Prayagraj: After man’s death, 10 held for peddling ‘mosambi platelets | Allahabad News


PRAYAGRAJ: A 36-year-old man’s death in a Prayagraj hospital earlier this week after being transfused platelets allegedly watered down with mosambi (sweet lime) juice on Friday led police to a 10-member gang peddling doctored blood products, including plasma for Rs 3,000 to Rs 5,000 a pouch.
A joint team of the special operations group and Kotwali police station arrested all 10 accused and seized from them 18 pouches purportedly containing unverified plasma, three of platelets, around Rs 1 lakh in cash, 13 mobile phones and three two-wheelers.
The gang had been operating from Gobar Gali along SRN Hospital Road. The seized blood products have been sent for laboratory testing, officials said.
The crackdown was part of an investigation ordered by the district administration after the family of the dengue patient who died following transfusion claimed that the platelets given to him looked “thin” and, on inspection, turned out to be made of mosambi juice.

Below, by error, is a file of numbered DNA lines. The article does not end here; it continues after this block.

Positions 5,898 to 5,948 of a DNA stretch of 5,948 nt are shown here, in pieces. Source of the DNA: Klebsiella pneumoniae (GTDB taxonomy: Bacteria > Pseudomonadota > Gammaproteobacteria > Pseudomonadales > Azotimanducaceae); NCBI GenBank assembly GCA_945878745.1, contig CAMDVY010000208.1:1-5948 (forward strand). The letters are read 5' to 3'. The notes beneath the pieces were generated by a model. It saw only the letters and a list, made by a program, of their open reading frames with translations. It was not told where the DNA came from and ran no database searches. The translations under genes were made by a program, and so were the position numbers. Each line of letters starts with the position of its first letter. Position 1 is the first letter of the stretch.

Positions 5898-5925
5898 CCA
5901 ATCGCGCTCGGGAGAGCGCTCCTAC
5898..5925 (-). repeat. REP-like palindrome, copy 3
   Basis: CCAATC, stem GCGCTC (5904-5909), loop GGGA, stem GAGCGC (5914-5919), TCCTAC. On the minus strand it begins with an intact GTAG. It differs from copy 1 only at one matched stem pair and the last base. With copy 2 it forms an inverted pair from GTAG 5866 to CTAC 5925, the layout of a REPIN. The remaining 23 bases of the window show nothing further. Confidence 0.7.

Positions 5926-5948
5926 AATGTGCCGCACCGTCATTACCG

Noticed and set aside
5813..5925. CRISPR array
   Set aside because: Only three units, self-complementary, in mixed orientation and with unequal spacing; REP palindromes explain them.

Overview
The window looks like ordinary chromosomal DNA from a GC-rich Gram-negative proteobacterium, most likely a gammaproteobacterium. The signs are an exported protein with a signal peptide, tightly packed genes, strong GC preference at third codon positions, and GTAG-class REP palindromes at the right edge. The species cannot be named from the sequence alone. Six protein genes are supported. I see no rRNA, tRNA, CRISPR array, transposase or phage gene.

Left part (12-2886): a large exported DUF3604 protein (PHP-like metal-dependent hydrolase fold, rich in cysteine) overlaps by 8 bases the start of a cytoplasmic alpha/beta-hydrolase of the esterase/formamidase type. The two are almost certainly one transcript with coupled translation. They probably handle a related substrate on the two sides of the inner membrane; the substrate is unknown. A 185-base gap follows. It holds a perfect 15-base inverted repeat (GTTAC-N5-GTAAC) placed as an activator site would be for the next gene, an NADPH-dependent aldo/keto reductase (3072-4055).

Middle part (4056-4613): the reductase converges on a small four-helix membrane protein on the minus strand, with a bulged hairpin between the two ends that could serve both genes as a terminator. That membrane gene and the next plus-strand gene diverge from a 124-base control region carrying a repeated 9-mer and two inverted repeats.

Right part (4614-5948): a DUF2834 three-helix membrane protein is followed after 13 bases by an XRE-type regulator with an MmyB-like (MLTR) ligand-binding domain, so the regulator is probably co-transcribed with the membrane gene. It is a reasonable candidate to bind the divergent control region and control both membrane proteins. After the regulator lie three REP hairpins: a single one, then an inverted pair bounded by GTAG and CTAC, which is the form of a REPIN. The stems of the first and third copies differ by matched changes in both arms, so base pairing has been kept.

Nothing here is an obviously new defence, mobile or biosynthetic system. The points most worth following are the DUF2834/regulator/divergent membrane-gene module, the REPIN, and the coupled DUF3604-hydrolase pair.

The family said his condition deteriorated after he received three units of platelets that cost Rs 9,000 at a private hospital in Dhoomanganj. The patient died on October 17 after being shifted to a Georgetown hospital. Deputy CM and state health minister Brajesh Pathak said strict action would be taken against all those involved in the racket.
The arrested gang members were identified as Pradeep Kumar, Yogeshwar Singh, Pravin Patel, Vikas Patel, Abhshik Patel, Sarfaraj, Dilip Shukla, Sushil Pandey, Dilip Patel and Raghvendra Patel, all residents of trans-Ganga and its adjoining areas. “They were involved in this for long,” an official said.
The probe team Friday summoned the authorities of both private hospitals where the victim was treated, besides recording the statements of his family members. The Dhoomanganj hospital had been sealed the previous night.
Additional chief medical officer Dr A K Tiwari told TOI, “We are collecting the records and reports to identify the cause of death. The probe should reveal the exact substance that was injected.”

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